If the pen is mightier than the sword, then for more than 50 years Philip Poole was chief armourer to London’s inky-fingered warriors. Cartoonists, draughtsmen and those who just liked to write with a proper metal nib would come to Poole’s shop near Covent Garden to be fitted. He was penmanship’s version of Ollivander, the wandmaker of the Harry Potter world, eager to match the right tool with the right person, and his customers often wrote in gratitude to demonstrate how well their new weapon was working.
“Thanks for helping me fix my bite,” wrote Peter Schrank, the Swiss political cartoonist, next to a portrait depicting himself as a vampire with two nibs as fangs. It sits at the heart of a collection of letters and drawings by Poole’s customers that were discovered after his death in 1999 at the age of 89.
More Collector than Seller
Poole’s shop, His Nibs at 182 Drury Lane, was something of an Aladdin’s cave with dozens of dark wood drawers growing up the walls behind him. He was said to own the biggest collection of pen nibs in the world, many of them long out of production. Having worked out a customer’s needs, Poole would shin up a rickety ladder in search of the right nib. “It seemed like a slice of the life of Old London,” Lucinda Rogers, the illustrator, recalls. “The dark old shop full of display cases and boxes, and Mr Poole wearing his white overall coat.”
“A visit to Philip Poole was like being measured for a suit in Savile Row, the perfect nib for exactly your size and style,” Chris Duggan, the Times business cartoonist, says. He says that Poole provided “a continuing miracle for those hoping to find a line with some life, which can only really be coaxed from steel nibs”.
Duggan was particularly fond of an Alfred Somerville Fountain Spear, a pen that gave a substantially thick line “with the added prospect of it pinging an impressive amount of ink around the room”, but which were hard to find after the closure of its factory in Birmingham. Poole tracked down a consignment for him in Switzerland. Duggan drew Poole a “get well soon” card featuring a smiling pen in a wooden holder.
“A visit to Philip Poole was like being measured for a suit in Savile Row.”
The collection, donated to the Cartoon Museum in Fitzrovia, central London, by Poole’s son, contains letters and drawings from around the world, including by artists in Turkey, Argentina, Serbia and New York, as well as some of the tools from Poole’s extensive set that were left to the Museum of Writing at the University of London. There is a drawing of Fred Basset by Alex Graham, who had been sent a supply of Gillott 303s and wrote, “They work beautifully”, and a cartoon of the American Dennis the Menace by Hank Ketcham, who praises “a perfect pen pal”.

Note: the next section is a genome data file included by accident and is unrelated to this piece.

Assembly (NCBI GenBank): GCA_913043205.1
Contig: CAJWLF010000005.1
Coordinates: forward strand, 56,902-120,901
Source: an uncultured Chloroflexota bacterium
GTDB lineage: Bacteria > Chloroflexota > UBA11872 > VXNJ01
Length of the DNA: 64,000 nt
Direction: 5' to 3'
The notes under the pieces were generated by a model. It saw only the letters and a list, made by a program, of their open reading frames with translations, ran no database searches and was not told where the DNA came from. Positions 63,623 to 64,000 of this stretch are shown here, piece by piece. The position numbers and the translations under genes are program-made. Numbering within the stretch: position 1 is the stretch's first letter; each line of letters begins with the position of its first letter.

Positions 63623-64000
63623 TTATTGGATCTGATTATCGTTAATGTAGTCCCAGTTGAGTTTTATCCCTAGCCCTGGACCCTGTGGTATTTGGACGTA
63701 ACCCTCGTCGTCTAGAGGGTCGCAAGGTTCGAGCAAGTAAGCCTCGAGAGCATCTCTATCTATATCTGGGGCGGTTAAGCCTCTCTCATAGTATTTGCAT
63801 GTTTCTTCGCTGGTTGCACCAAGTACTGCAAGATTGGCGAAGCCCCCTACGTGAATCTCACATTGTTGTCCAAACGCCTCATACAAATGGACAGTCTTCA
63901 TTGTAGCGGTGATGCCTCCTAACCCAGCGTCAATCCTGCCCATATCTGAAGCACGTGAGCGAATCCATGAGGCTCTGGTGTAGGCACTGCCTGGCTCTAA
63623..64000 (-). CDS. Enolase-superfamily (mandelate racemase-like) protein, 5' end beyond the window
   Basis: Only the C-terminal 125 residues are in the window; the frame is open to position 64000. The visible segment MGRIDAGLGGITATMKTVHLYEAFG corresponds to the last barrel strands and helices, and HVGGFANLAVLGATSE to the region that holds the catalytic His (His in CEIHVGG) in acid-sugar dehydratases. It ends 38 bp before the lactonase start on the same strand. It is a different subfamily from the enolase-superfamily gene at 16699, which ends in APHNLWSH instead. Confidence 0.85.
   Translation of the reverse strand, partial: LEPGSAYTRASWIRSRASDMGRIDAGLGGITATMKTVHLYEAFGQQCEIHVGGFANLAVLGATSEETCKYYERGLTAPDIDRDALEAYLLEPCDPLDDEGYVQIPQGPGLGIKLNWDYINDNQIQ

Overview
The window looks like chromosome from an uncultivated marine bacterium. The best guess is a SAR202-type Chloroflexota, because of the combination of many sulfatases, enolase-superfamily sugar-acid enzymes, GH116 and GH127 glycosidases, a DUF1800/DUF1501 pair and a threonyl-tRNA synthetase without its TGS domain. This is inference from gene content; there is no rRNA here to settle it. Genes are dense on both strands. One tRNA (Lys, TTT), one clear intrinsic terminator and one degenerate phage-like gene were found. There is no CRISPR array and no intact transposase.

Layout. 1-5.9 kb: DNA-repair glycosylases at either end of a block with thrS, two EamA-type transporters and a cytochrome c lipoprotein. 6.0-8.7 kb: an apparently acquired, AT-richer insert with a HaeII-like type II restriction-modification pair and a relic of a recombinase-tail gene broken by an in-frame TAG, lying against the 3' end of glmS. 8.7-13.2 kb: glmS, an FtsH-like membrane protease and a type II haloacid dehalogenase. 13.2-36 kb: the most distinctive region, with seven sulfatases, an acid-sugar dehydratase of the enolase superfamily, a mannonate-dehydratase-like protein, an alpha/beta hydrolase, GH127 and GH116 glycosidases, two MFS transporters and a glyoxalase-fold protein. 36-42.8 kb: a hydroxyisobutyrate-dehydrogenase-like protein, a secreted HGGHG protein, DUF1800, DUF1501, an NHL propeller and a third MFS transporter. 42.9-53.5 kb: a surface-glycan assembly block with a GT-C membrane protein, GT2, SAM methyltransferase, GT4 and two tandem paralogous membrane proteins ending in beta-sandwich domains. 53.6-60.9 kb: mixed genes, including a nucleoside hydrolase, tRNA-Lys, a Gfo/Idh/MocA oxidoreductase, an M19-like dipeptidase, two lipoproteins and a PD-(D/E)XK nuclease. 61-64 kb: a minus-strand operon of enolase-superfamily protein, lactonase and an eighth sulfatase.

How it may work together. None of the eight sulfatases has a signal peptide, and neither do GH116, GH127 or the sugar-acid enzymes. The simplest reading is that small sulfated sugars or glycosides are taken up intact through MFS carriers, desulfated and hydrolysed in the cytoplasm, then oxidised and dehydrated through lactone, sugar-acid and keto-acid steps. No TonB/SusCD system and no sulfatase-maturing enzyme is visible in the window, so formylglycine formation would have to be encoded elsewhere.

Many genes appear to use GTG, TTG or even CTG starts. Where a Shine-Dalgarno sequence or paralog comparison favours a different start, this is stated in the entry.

Arnold Roth, another American artist, sent Poole a cartoon of a desperate man crawling into a shop screaming: “Points! Points! For pity’s sake, points!” Poole had sent him a consignment. “As you can see, it has not improved my handwriting … nor my drawing,” Roth wrote with self-deprecation, “but they have made me much happier than a Johnnie Walker Black Label.” A more classical sketch of a bird, drawn by Bob McGovern, accompanies a note that says: “With the nibs from your collection an artist could fly higher than an eagle.”
To the Letter
Poole had started in the stationery business with a box of elastic bands, which he split up and sold on at a profit, but he soon fell in love with the pen. “Dip pens may seem old-fashioned, but some people prefer the flexibility of a nib,” he said.
One of his earliest customers was Heath Robinson, that designer of elaborate machines, who preferred a Gillott’s Crow Quill No 659. Poole also suggested that our own Peter Brookes try what became his favourite Gillott pen, a 404. “Without him we wouldn’t have been introduced,” Brookes says, recalling Poole as “odd, enthusiastic, though pretty silent”.
“It seemed like a slice of the life of Old London. The dark old shop … and Mr Poole wearing his white overall coat.”
Ralph Steadman, the Welsh illustrator best known for his scratchy, blotchy cartoons that accompanied essays by the journalist Hunter S Thompson, was a frequent customer. They first met when Steadman was after his favourite Mitchell 0565 nibs. He bought 40 gross from Poole, but soon ran low. “He treats them lovely nibs like bloody chisels,” Poole complained. “I tend to be pretty brutal where nibs are concerned,” Steadman admits.
Poole lived close to the shop, in a Bloomsbury flat where he stored much of his material and equipment, but when he was unable to afford the renewal of his lease on Drury Lane in the early 1990s he was given a new berth at the back of L Cornelissen & Son by the British Museum for £5 a week in recognition of his importance. “There was not as much room, but he could have at least 30 of his drawers,” Nicholas Walt, the owner, says. Poole, by then in his eighties, would arrive at about 11am, 90 minutes after the shop had opened, and have a steady flow of customers. “He was a collector more than a seller,” Walt says.
“This collection is a real hidden gem,” Joe Sullivan, the Cartoon Museum’s director, says. “In 2020 Philip’s business represents an artisanal integrity and personal connection which is so often lacking in the modern world. These letters remind us how important it is to slow down and engage with the people and objects around us.”